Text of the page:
Dozens of people were left stranded for hours inside the Channel Tunnel after a train from Calais to Folkestone appeared to have broken down.
Footage emerged showing Eurotunnel Le Shuttle passengers being evacuated through an emergency service tunnel after having to abandon their vehicles.
They were eventually transferred to a replacement train and taken to the Folkestone terminal in Kent.
Le Shuttle said the train’s alarms went off and this needed to be investigated.
“The service tunnel was terrifying,” said Sarah Fellows, 37, from Birmingham to PA news agency after the incident on Tuesday evening.
“It was like a disaster movie. You were just walking into the abyss not knowing what was happening. We all had to stay under the sea in this big queue.
“There was a woman crying in the tunnel, another woman having a panic attack who was travelling alone.”
Another passenger, who did not want to be named, told PA: “Several people were freaking out about being down in the service tunnel, it’s a bit of a weird place… We were stuck down there for at least five hours.”
Le Shuttle, which transports vehicles through the tunnel, initially said on Twitter a train had broken down, but later added to the BBC that a train had not actually broken down, but the alarms going off meant investigations were needed.
All those on board were transferred at 20:22 BST (19:22 GMT) “in line with safety procedures and as a comfort measure”, Le Shuttle said.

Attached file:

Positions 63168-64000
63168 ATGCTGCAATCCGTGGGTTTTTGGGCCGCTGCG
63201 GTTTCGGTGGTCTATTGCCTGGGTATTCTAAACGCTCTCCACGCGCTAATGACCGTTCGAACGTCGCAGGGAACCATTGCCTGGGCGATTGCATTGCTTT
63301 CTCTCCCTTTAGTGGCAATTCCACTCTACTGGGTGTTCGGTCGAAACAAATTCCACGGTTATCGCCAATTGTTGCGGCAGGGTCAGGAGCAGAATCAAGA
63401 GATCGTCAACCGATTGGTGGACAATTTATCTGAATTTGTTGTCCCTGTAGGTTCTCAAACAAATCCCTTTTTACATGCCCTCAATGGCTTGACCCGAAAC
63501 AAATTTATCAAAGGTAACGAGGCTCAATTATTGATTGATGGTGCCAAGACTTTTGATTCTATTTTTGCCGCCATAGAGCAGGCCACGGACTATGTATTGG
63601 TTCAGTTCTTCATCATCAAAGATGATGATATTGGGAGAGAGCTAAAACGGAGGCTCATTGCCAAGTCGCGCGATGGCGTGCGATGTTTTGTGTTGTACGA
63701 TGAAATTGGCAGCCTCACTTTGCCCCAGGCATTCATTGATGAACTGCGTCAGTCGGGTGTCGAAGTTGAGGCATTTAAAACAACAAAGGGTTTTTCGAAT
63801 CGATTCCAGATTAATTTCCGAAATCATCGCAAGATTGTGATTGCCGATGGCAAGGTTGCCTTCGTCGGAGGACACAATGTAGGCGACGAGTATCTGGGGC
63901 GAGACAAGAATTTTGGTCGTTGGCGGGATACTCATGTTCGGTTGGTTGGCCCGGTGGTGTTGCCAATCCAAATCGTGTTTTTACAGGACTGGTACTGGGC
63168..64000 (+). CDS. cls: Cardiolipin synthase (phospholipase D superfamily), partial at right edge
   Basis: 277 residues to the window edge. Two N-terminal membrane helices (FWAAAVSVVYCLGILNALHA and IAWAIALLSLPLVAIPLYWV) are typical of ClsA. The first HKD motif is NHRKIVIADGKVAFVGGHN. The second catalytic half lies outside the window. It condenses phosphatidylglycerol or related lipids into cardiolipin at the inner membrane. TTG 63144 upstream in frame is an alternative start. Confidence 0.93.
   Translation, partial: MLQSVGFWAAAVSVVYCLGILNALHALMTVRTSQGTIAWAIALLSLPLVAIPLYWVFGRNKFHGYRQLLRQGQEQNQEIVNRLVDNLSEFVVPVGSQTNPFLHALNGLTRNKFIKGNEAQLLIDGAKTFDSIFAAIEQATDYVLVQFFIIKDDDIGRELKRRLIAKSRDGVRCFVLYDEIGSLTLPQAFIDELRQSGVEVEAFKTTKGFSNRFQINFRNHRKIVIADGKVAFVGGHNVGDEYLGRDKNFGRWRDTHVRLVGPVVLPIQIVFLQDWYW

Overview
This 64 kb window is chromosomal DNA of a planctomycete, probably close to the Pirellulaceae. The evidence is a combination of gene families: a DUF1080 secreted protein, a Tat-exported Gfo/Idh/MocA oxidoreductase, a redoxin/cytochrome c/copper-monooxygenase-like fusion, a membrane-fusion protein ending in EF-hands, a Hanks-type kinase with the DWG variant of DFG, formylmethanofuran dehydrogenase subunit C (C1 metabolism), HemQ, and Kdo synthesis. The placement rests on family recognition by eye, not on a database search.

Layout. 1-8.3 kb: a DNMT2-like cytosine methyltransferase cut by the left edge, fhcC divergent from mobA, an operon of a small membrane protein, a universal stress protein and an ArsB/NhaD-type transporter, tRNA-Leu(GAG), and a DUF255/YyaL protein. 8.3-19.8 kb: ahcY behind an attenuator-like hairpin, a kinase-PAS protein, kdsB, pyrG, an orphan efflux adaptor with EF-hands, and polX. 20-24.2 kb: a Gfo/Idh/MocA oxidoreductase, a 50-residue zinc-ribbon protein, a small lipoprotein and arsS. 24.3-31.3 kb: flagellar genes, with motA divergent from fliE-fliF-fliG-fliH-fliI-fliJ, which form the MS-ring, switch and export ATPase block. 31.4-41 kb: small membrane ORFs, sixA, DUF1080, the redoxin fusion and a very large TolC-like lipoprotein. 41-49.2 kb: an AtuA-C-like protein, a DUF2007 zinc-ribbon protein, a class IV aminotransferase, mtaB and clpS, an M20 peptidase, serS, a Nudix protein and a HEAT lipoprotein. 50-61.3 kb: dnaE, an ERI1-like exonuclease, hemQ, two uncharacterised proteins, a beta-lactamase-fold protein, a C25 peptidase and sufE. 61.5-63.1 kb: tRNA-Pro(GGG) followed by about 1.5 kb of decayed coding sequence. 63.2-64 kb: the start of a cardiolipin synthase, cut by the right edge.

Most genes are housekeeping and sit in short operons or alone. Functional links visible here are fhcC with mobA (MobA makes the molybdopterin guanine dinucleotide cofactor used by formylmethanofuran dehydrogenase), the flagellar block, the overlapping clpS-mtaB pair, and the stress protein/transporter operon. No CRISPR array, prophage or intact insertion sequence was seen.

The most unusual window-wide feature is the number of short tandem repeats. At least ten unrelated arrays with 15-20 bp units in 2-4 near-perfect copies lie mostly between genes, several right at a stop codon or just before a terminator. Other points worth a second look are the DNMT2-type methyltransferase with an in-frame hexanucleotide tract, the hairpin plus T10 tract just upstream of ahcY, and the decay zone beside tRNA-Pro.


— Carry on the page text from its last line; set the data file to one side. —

A passenger contacted the BBC before 17:45 saying they were on the train which had stopped. The passenger complained of poor communication, with the tannoy system not working properly.
Another traveller tweeted that people had to abandon their vehicles on the train and were being escorted out on foot.
The Le Shuttle spokesperson later said that passenger traffic was light on the Folkestone side.
But customers travelling from Calais were advised not to travel to the terminal on Tuesday night.
“Due to the earlier train fault, we advise you not to travel to the terminal tonight,” Le Shuttle added. “Please arrive after 6am tomorrow.”
The service transports passengers and their vehicles between Folkestone and Calais.
At 37.9 kilometres (23.5 mi), it has the longest underwater section of any tunnel in the world.